BBC News reports
"Facebook will begin paying UK news publishers for some articles with the launch of Facebook News in January. The feature adds a dedicated news tab to the Facebook app, and has already launched in the United States. Facebook said it will 'pay publishers for content that is not already on the platform' and prioritise original reporting."
  • BBC media editor Amol Rajan commets: "This initiative crosses a commercial rubicon. The company has always directed traffic back to publishers, but this is the first time that Facebook will pay news publishers for their work."
  • Facebook says: "The first group of publishers featured in Facebook News in the UK includes Archant, Conde Nast, The Economist, ESI Media, Guardian Media Group, Hearst, Iliffe, JPI Media, Midland News Association, Reach, STV and others."

Press Gazette
reports: "
Carole Cadwalladr has insisted she will continue to defend her reporting against a libel case brought by prominent Brexiteer Arron Banks despite withdrawing the defence of truth. Instead the Observer journalist has said she will pursue a “robust” defence on public interest grounds when the case goes to trial next year. Cadwalladr has been ordered to pay £62,000 in costs to Banks after withdrawing her defences of truth and limitation just one day before the next hearing in the case was scheduled to take place."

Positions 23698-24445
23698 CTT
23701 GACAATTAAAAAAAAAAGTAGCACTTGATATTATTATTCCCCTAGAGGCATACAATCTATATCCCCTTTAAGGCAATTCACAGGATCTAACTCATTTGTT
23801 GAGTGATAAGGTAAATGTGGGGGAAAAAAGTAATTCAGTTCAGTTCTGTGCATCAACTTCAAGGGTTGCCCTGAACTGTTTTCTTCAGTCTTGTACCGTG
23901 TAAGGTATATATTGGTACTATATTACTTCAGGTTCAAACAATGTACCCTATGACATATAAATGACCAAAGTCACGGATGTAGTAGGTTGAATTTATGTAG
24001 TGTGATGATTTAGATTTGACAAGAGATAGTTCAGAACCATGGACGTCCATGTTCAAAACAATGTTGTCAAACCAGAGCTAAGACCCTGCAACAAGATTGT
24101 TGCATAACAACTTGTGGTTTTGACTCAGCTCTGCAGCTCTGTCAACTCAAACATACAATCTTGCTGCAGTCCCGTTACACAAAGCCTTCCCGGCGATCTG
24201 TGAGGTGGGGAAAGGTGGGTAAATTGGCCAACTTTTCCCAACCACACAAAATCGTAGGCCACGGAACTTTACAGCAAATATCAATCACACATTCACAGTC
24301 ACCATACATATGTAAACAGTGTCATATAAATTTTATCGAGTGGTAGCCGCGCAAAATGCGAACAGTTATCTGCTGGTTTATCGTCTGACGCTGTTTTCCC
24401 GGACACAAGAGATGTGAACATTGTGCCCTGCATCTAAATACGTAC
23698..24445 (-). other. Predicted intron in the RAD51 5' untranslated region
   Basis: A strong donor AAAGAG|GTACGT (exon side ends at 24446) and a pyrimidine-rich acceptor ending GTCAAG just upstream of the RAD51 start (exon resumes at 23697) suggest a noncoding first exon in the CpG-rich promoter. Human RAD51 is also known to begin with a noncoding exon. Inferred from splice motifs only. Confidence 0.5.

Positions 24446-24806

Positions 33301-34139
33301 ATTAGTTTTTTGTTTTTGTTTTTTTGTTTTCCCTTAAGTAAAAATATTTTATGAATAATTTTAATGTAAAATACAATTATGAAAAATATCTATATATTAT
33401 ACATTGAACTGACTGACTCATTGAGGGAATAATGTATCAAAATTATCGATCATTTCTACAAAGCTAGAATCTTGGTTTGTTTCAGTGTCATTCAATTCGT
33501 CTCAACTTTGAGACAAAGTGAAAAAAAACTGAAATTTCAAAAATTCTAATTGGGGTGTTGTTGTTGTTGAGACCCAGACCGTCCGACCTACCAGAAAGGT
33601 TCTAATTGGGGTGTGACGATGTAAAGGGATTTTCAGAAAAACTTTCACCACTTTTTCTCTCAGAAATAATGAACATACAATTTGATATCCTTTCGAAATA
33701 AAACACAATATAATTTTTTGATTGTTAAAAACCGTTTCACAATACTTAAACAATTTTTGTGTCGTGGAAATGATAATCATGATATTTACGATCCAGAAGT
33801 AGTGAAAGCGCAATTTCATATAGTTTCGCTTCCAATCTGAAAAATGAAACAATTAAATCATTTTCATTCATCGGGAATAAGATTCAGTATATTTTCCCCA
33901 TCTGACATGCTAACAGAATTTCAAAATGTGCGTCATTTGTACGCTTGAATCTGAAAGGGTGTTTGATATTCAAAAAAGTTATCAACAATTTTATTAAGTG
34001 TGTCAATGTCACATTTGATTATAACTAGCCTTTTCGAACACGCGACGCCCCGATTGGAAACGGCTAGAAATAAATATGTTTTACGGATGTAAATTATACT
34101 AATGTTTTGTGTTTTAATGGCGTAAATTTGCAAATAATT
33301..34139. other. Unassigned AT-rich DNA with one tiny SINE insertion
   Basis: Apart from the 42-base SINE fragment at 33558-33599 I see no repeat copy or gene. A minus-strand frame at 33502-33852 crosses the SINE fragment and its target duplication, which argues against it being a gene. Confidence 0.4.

Donald Trump on Twitter: 
"I gave a long news conference today after wishing the military a Happy Thanksgiving, & realized once again that the Fake News Media coordinates so that the real message of such a conference never gets out. Primary point made was that the 2020 Election was RIGGED, and that I WON!"

Trump snapping at Reuters reporter Jeff Mason at the news conference: “Don't talk to me that way. You are a lightweight. I'm the president of the United States. Don't ever talk to the president that way.”

The Committee to Protect Journalists in a proposal to President-elect Joe Biden: "
By designating the promotion and protection of press freedom as a focus of U.S. foreign policy, President Biden has the opportunity to restore American influence in a critical area; improve the flow of information to advance U.S. strategic, political, and economic interests and those of its democratic allies; and ensure the internet remains a shared global resource. However, this can only be achieved if defense of press freedom is a matter of principle, and not expediency."